Of course, in this case the fault is mostly mine. I removed a “production SSD”, without first removing the vFRC configuration. I did not have a working vCSA with Web Client up and running when this was done, and I had forgotten my passwords. A pretty specific error generating procedure if there ever was one.

It’s an easy fix to edit the vmx file, but it does at times feel a little bit like you are now able to cut of the branch you are sitting on with the new vSphere Web Client. In simpler days, you could pretty much fix anything by connecting the vSphere Client to the host and fix any errors there, but now the dependancy on the vCenter Server is stronger than ever.

Before upgrading your VMs to Hardware Version 10, make sure you understand the implications of going all-in with dependancies on the Web Client and vCenter. It might just come back and bite you if you haven’t thought through your design.

Testing VMware vSphere 5 Swap to Host Cache

A little while ago I fitted a small 64GB SSD disk to my HP MicroServer just to have a quick look at the new vSphere 5 feature Swap to Host Cache, where vSphere 5 reclaims memory by storing the swapped out pages in the host cache on a solid-state drive. Naturally, this is a lot faster than swapping to non-SSD storage, but you will still see a performance hit when this happens. For more details on Swap to Host Cache, have a look at Swap to host cache aka swap to SSD? by Duncan Epping.

Now, in my miniscule home lab setting it’s somewhat hard to get some real tangible performance metrics, so my little experiment is non-scientific and only meant to illustrate how swap to host cache gone wild would look in a real world environment.

After installing the SSD drive, and configuring Swap to Host Cache, I created two VMs ingeniously called hostcacheA and hostcacheB. Both were configured with 14GB of memory, which should nicely overload my host that has a whopping 8GB of memory in total.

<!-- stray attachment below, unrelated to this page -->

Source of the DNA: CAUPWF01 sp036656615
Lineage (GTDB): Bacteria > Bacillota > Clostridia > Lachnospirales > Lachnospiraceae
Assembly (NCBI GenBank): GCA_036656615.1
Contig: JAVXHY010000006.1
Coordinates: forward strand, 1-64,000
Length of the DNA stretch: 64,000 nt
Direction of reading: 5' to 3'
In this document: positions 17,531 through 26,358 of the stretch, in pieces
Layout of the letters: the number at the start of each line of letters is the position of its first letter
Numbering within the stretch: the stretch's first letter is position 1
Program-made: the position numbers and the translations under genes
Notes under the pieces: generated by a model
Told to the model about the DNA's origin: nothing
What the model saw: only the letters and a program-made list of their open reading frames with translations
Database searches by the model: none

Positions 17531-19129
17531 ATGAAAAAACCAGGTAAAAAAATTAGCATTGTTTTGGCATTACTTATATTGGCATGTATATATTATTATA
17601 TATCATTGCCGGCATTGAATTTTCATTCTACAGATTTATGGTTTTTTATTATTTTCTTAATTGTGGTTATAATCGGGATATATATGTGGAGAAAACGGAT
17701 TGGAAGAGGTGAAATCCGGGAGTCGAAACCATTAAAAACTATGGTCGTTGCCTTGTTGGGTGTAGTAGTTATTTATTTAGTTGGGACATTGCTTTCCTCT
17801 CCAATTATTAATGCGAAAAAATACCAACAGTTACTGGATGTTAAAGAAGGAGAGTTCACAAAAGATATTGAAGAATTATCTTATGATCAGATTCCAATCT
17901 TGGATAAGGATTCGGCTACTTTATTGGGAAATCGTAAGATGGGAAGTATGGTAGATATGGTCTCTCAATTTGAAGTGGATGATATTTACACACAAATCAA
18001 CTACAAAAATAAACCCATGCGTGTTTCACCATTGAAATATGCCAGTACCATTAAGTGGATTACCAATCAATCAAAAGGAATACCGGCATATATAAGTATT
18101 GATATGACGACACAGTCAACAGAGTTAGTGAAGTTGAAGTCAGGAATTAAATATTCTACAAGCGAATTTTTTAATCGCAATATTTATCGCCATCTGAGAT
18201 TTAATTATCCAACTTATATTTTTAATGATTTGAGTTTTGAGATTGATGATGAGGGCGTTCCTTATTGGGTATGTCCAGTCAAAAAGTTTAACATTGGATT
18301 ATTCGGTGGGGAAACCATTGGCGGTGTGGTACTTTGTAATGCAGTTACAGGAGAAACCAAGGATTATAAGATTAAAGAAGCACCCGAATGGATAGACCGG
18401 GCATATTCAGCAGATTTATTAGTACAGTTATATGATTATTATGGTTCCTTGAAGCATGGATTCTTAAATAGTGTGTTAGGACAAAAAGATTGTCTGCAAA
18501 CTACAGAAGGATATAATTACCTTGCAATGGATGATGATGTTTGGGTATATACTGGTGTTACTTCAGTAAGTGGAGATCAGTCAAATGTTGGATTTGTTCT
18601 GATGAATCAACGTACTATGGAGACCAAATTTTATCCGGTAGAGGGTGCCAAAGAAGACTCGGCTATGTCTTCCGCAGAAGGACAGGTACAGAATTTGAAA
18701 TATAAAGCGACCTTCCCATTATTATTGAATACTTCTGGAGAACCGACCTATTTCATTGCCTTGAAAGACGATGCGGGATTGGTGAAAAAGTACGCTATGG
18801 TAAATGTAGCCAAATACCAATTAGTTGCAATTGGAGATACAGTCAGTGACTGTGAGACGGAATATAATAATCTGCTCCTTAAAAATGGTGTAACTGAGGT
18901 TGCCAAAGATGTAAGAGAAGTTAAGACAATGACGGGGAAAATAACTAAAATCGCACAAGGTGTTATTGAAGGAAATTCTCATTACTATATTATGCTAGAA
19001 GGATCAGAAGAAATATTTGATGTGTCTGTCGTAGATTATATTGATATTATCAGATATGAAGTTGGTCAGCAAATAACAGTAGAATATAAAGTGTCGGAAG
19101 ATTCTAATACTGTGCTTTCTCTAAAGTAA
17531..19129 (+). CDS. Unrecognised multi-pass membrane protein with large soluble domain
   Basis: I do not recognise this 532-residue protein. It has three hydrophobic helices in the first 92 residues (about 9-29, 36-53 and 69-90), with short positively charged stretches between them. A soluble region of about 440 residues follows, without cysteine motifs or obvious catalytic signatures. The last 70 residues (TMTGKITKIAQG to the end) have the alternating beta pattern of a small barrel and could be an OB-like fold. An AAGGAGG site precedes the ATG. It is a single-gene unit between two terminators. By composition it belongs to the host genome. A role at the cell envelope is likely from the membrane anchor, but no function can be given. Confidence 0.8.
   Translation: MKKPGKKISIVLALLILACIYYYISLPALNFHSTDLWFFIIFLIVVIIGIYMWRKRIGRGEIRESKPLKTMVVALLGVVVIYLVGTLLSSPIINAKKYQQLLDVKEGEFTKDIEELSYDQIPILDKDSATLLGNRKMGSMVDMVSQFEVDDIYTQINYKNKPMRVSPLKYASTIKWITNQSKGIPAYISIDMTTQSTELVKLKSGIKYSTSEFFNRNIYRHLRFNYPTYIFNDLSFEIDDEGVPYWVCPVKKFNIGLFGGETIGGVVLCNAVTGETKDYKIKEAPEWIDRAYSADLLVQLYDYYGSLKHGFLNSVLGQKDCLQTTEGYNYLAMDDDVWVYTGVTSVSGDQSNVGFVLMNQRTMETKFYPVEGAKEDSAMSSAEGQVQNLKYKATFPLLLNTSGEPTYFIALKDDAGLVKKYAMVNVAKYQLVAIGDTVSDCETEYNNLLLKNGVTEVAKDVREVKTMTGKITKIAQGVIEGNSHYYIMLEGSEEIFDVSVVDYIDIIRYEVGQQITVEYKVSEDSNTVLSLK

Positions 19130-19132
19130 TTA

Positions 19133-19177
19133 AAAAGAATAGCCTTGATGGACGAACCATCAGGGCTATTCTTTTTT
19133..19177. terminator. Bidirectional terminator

Now, with memory features like ballooning, transparent page sharing, and memory compression I needed to make sure that the actual memory was used, and in addition it had to contain different datasets to make sure that the host cache actually kicked in.

To make sure of this, I downloaded the latest ISO version of Memtest86+ and connected it to the empty VMs.

When starting the VMs, they immediately started testing their available memory and sure enough, they started eating into the host cache.

As you can see from the screenshot below, the longer the memtest ran the more host cache was utilized.
Bonus points for figuring out when the test VMs were shut down…

So there it is, performance graphs showing that the host cache is indeed kicking in and getting a run for it’s money. Since this was a non-scientific experiment, I don’t have any real performance counters or metrics to base any sort of conclusion on. All I was after was to see if it came alive, and clearly it did.